This week marks the 10-year anniversary of a very important event in Minnesota Vikings history (and I say that half-joking and half-serious). It was on Oct. 6, 2005, that several Vikings players embarked on a Lake Minnetonka journey that is now infamously known as the Love Boat Scandal.

(Yes, the actual anniversary was yesterday, but the news didn't break until a few days after it happened, so I consider this a week-long celebration).

You can find a lot of details about what allegedly happened or didn't happen on various parts of the Internet, but in case you are coming to this cold, here are the first few paragraphs from the main news story in the Star Tribune after the scandal erupted:

Minnesota Vikings players are being investigated in connection
with a lake cruise that turned into a wild sex party last week on
Lake Minnetonka. The party became so out of control that crew
members on the two yachts were offered money for sex and feared for their safety, law enforcement authorities and an attorney for the
cruise company said Tuesday.
The excursion Thursday on two yachts owned by Al & Alma's
Supper Club and Charter Cruises in Mound was organized by
first-year Vikings safety Fred Smoot and possibly two other
players, according to Stephen Doyle, the company's attorney.
At least 17 Vikings players have been identified as being on the
yachts, he said. It was unclear how many were involved in
sex-related activities. At least 90 people were on the two yachts. The boats were ordered to return to shore just 40 minutes into what had been planned as a 3 1/2-hour cruise after supervisors learned of the alleged behavior.

That's the long and the short of it. The story broke just as sports blogs were becoming more mainstream, and it was amazing fodder for many outlets. I can't even imagine if it happened today, given how much things have accelerated in a decade thanks to Twitter and cell phone video being so pervasive.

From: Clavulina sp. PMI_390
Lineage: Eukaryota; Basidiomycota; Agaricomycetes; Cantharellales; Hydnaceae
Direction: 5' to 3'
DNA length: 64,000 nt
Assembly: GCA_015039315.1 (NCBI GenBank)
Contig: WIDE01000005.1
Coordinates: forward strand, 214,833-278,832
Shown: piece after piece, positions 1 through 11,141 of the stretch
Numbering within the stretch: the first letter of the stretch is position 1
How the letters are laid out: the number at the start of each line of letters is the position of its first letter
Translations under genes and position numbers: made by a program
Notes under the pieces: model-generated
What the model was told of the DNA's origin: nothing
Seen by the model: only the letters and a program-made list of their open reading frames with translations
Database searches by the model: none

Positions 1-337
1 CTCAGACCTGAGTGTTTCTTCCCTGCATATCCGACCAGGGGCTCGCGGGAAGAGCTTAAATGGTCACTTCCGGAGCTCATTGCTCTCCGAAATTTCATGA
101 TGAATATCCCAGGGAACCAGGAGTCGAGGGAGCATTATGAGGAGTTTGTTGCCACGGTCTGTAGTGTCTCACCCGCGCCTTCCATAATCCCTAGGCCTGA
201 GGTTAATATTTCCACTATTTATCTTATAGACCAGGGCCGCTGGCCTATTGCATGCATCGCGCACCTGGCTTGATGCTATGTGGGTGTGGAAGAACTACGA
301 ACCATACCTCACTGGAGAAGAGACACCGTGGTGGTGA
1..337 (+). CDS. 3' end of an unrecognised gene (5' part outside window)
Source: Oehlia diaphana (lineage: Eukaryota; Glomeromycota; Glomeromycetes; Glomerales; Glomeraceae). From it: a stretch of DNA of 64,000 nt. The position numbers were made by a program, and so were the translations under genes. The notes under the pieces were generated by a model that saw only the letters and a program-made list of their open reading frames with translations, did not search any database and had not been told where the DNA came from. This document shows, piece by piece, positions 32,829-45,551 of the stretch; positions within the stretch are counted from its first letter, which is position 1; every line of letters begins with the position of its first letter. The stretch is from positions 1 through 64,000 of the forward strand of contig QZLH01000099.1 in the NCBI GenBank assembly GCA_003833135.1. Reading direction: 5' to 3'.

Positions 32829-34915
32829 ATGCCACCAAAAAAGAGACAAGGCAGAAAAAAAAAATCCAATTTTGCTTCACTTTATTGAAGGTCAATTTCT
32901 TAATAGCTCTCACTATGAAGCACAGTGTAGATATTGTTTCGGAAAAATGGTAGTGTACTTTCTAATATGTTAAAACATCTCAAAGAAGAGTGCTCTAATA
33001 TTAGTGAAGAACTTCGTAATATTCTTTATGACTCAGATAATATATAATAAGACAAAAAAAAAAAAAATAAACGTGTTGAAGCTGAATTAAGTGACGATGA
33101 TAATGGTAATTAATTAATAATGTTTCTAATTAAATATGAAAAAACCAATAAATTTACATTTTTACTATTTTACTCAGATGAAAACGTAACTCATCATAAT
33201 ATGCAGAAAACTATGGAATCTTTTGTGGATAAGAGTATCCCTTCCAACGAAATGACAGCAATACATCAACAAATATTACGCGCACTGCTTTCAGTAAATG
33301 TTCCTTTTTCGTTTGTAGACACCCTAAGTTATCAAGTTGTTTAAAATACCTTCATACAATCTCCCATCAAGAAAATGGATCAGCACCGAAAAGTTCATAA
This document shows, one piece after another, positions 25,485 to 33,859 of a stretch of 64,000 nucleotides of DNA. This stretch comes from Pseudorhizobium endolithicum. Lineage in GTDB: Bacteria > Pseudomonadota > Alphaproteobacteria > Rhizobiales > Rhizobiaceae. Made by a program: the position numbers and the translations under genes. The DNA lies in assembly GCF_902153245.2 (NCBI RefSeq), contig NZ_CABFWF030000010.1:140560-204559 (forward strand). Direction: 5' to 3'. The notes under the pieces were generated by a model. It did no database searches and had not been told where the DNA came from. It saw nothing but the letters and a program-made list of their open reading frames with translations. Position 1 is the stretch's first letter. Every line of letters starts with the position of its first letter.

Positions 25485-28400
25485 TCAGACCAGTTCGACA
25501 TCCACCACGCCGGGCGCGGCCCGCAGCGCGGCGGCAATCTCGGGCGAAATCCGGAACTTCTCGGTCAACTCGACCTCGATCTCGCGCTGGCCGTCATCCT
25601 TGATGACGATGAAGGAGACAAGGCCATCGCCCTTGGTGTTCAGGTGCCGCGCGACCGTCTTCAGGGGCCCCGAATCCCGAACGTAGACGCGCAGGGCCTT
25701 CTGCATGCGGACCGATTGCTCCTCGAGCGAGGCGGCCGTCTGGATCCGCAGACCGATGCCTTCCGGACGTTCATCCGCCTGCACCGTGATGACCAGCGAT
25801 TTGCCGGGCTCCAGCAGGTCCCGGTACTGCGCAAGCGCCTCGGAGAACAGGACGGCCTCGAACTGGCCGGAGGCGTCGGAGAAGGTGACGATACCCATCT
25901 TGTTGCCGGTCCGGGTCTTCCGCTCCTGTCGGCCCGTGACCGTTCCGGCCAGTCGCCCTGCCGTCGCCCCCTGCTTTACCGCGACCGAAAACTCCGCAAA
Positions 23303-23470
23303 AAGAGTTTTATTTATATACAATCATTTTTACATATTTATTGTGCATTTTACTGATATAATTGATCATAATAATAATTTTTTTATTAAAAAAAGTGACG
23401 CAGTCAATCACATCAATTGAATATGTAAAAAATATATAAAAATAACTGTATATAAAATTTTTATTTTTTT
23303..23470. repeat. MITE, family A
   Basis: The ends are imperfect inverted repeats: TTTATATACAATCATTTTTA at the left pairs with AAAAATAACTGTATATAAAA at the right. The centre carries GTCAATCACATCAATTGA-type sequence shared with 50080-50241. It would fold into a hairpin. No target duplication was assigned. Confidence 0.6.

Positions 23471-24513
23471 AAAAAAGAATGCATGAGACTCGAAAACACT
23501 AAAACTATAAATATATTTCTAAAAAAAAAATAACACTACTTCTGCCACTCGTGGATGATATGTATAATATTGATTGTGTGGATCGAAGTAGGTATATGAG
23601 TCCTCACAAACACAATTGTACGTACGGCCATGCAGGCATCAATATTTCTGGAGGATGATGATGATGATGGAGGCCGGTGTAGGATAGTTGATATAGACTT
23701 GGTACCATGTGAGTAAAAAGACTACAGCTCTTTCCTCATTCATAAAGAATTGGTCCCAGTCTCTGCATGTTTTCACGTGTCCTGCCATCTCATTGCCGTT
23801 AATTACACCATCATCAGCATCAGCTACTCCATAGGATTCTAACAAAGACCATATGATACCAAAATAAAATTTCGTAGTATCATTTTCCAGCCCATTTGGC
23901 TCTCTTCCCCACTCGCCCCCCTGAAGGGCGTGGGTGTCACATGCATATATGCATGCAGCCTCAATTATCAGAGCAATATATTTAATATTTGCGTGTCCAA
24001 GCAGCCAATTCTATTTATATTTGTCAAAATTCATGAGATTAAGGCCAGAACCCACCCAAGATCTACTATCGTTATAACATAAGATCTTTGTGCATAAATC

Many people still recall the salacious details of the scandal; Steve Smith catching a pass against Fred Smoot and pretending to paddle a boat a few games after the story broke, in a 38-13 loss to the Panthers, is still a haunting yet amusing memory.

What might get lost in the shuffle is how the Love Boat contributed to the next 10 years of Vikings football. In case you forgot, 2005 also brought us the Onterrio Smith Whizzinator scandal and the Mike Tice ticket scalping scandal, among other things.

The Love Boat was at the forefront of those events, which gave the impression that the Vikings were an organization that was out of control, and that fateful October boat ride specifically led the Vikings and new owner Zygi Wilf to issue a 77-page code of conduct to players, coaches and other team personnel.

The cumulative effect of all the scandals almost certainly led to the end-of-year firing of head coach Mike Tice, who had guided the Vikings to the playoffs the year before (including a win over Green Bay at Lambeau Field) and had turned a 2-5 start, including a career-altering injury to Daunte Culpepper, into a 9-7 finish in 2005.

In his place, the Vikings hired Brad Childress — the anti-Tice in almost every way, and a coach whose imprint for better or worse is still felt today. The Vikings were one play away from reaching the Super Bowl under Childress, who squeezed one magical year out of Brett Favre before everything changed in 2010.

Between 2010 and now, the Vikings are 33-50-1 and are still trying to dig out from the go-for-broke 2009 season. They appear to be on their way to better times with Teddy Bridgewater — their best hope, by far, for a young franchise quarterback since Culpepper shredded his knee not long after the Love Boat — and second-year coach Mike Zimmer.

But it's not hard to think that the last decade could have played out differently if not for that scandal.

As such, let's pause to remember it 10 years later — as the Vikings are once again on their bye week, just as they were during the Love Boat incident, hopefully not generating the kind off-field news that would alter the course of the next decade.